Friday, 14 September 2012

Finding Parallels: Fishing and Farming Part II

I'm continuing to find parallels between rural Saskatchewan and rural Newfoundland almost every day, though I've also noticed plenty more differences, too. One key difference is the ownership, or possession, of land. One thing that really stood out to me was how wild is the landscape of Keels. Despite having several centuries of European settlement, the land here seems somehow less corrupted than it does back home. I suppose that is literally true; in Saskatchewan much of the land has been cultivated and put to agricultural use, whereas in Keels the soil is unsuitable for agriculture (you can't grow wheat out of rocks). As Dr. John Mannion put it, in Keels, "the sea is the field." 

A sign proclaiming possession of a patch of waterfront
 property (with Joey Donnelly). Photo: Kristin Catherwood
However, this sense of the land somehow being less "possessed," for lack of a better word, does have some merit to it. Although Saskatchewan has only been settled (or more accurately, colonised) for just over a century, the land is distinctly divided up. Since the land is what produces the livelihood, its ownership is considered very important. In Keels, on the other hand, houses don't generally have deeds, and there is no land ownership, per se. This wasn't a problem in times past. Several branches of one family fished together, and thus what was important was the fishing stage down on the shore, and a house in which to raise a family. This was never a huge problem until recent years with the inundation of "CFAs" (Come-from-aways), also known as "the summer people." These are people who have bought up houses in Keels to make their summer residences. Some "CFAs" have tried to impose land ownership on Keels, a concept which just doesn't really have any relevance in reality. With some cheekiness, a few locals installed a sign on a piece of land proclaiming it as "private property."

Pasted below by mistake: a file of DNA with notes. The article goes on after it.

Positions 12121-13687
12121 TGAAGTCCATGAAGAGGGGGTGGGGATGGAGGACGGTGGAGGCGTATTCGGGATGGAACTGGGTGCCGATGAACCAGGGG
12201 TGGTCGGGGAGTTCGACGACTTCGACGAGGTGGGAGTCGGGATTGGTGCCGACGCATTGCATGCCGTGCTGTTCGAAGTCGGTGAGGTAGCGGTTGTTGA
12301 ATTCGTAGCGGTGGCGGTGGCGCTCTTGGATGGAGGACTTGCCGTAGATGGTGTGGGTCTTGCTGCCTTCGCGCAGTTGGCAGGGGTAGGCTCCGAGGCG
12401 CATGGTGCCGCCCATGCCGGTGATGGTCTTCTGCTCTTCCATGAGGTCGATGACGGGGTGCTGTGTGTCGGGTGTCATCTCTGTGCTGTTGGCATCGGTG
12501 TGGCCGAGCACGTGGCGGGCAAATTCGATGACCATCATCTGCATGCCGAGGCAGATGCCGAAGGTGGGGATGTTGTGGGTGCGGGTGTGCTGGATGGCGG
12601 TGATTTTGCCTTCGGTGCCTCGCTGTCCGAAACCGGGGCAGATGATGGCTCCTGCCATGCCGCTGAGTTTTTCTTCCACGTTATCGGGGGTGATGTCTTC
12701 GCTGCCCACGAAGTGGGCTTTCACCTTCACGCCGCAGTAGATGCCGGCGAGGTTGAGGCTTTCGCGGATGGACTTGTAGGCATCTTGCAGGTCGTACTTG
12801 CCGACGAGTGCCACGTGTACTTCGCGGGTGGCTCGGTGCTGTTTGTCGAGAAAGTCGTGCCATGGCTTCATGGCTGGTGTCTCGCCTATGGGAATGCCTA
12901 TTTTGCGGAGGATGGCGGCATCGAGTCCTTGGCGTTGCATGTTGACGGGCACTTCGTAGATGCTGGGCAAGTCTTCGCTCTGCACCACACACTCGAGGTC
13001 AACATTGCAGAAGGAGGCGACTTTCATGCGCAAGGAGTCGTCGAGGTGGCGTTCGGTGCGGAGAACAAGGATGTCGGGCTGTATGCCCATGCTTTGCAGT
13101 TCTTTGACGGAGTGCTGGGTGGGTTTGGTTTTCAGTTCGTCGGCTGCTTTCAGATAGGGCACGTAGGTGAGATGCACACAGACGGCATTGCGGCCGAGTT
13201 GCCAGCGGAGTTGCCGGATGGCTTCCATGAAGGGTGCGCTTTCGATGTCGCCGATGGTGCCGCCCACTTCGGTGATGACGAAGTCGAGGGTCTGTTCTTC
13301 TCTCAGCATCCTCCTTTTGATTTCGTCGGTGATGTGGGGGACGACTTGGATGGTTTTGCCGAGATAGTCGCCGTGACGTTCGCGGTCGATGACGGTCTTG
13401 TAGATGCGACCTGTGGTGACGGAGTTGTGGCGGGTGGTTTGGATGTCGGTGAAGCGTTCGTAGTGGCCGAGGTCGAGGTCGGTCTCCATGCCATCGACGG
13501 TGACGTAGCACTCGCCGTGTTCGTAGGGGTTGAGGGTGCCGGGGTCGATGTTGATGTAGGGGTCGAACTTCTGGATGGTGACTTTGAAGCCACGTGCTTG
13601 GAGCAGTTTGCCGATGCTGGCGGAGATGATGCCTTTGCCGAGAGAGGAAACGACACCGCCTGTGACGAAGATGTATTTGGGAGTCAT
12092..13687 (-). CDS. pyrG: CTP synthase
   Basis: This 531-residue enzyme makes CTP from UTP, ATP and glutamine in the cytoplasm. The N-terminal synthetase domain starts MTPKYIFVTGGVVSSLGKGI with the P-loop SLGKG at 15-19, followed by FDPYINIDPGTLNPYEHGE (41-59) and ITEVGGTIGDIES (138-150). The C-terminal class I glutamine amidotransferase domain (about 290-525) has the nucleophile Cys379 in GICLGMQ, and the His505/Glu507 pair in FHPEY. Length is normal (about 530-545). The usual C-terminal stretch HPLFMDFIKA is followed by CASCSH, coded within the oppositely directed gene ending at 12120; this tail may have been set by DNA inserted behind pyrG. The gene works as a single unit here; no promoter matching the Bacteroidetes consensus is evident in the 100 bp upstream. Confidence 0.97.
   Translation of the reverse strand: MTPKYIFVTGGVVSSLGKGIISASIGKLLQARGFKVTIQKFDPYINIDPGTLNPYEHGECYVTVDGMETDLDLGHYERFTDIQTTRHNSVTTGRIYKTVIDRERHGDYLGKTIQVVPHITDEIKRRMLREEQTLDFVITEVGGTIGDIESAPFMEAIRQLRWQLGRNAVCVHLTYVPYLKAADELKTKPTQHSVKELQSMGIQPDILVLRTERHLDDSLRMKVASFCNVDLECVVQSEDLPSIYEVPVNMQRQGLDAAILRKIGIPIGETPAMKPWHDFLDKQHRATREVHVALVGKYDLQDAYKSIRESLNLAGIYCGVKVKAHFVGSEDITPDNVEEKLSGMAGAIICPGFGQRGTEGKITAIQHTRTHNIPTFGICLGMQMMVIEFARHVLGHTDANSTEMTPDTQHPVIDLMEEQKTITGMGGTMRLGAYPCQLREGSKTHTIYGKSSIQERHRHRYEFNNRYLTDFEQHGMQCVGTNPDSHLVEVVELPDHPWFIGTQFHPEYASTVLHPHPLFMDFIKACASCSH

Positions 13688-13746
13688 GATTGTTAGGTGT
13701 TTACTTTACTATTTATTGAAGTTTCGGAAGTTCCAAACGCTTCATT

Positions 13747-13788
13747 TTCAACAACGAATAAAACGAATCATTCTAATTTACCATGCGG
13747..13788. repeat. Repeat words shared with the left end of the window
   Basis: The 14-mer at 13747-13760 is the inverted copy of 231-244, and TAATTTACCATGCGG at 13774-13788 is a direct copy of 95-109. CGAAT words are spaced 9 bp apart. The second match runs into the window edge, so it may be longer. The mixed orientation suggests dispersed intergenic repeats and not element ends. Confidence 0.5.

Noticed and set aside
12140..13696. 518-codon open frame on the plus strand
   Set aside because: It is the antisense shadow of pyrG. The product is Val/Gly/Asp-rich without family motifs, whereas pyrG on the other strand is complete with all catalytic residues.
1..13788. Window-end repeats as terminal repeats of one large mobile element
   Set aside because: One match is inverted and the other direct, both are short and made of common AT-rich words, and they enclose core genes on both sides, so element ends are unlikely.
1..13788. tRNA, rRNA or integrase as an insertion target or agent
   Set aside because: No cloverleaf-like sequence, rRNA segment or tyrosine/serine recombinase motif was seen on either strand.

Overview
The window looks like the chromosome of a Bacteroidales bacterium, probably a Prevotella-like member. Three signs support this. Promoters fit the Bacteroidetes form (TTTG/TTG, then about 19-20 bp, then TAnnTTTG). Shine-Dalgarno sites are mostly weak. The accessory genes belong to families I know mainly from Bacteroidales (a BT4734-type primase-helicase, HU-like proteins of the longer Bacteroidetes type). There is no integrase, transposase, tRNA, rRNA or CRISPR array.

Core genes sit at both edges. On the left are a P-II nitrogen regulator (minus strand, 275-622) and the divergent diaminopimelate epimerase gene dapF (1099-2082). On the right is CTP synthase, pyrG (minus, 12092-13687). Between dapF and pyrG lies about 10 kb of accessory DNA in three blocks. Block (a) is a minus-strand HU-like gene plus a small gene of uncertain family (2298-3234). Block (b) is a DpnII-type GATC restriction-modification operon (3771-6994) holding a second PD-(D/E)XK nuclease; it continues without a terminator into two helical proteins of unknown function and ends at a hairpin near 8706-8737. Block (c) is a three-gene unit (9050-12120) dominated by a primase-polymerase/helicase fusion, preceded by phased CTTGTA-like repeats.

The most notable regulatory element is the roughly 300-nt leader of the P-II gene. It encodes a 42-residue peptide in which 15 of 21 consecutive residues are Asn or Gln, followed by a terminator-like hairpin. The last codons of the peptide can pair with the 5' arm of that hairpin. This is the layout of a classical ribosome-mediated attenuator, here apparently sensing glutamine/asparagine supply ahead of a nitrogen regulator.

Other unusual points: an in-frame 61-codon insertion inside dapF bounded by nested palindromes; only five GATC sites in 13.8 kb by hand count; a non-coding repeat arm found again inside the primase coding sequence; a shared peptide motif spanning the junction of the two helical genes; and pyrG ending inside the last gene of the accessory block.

John Ducey at the splitting table on the community fish stage
after bringing in a new catch. Photo: Kristin Catherwood
The differences about land/property ownership aside, I continue to find parallels between farming life and fishing life. We've spent a bit of time with local fisherman John Ducey the past few days. In conversation, the fate of Keels came up. John mentioned that "you can't blame" young people for moving away from Keels, and that he himself probably would, except that, "I just loves fishing too much. It's just in my blood, I guess." This statement reminded me of the reason why many farmers cling on to their family farms even when they're no longer financially rewarding, or even viable. They love what they do, and they feel that this love for their occupation has worked its way into their family genes over the generations. 

When I heard John talking about his love of fishing, or when I think about my own father or brother and their love of farming, I think that maybe they know something about life that many of us have missed. Many of us feel that we have to constantly "move on" or "move up." We feel that we have to go out and explore the world in order to find our niche in it. For some people, that is certainly the path they need to tread. Joseph Campbell said "follow your bliss." But sometimes your bliss is found right in the place where you were born and raised. 

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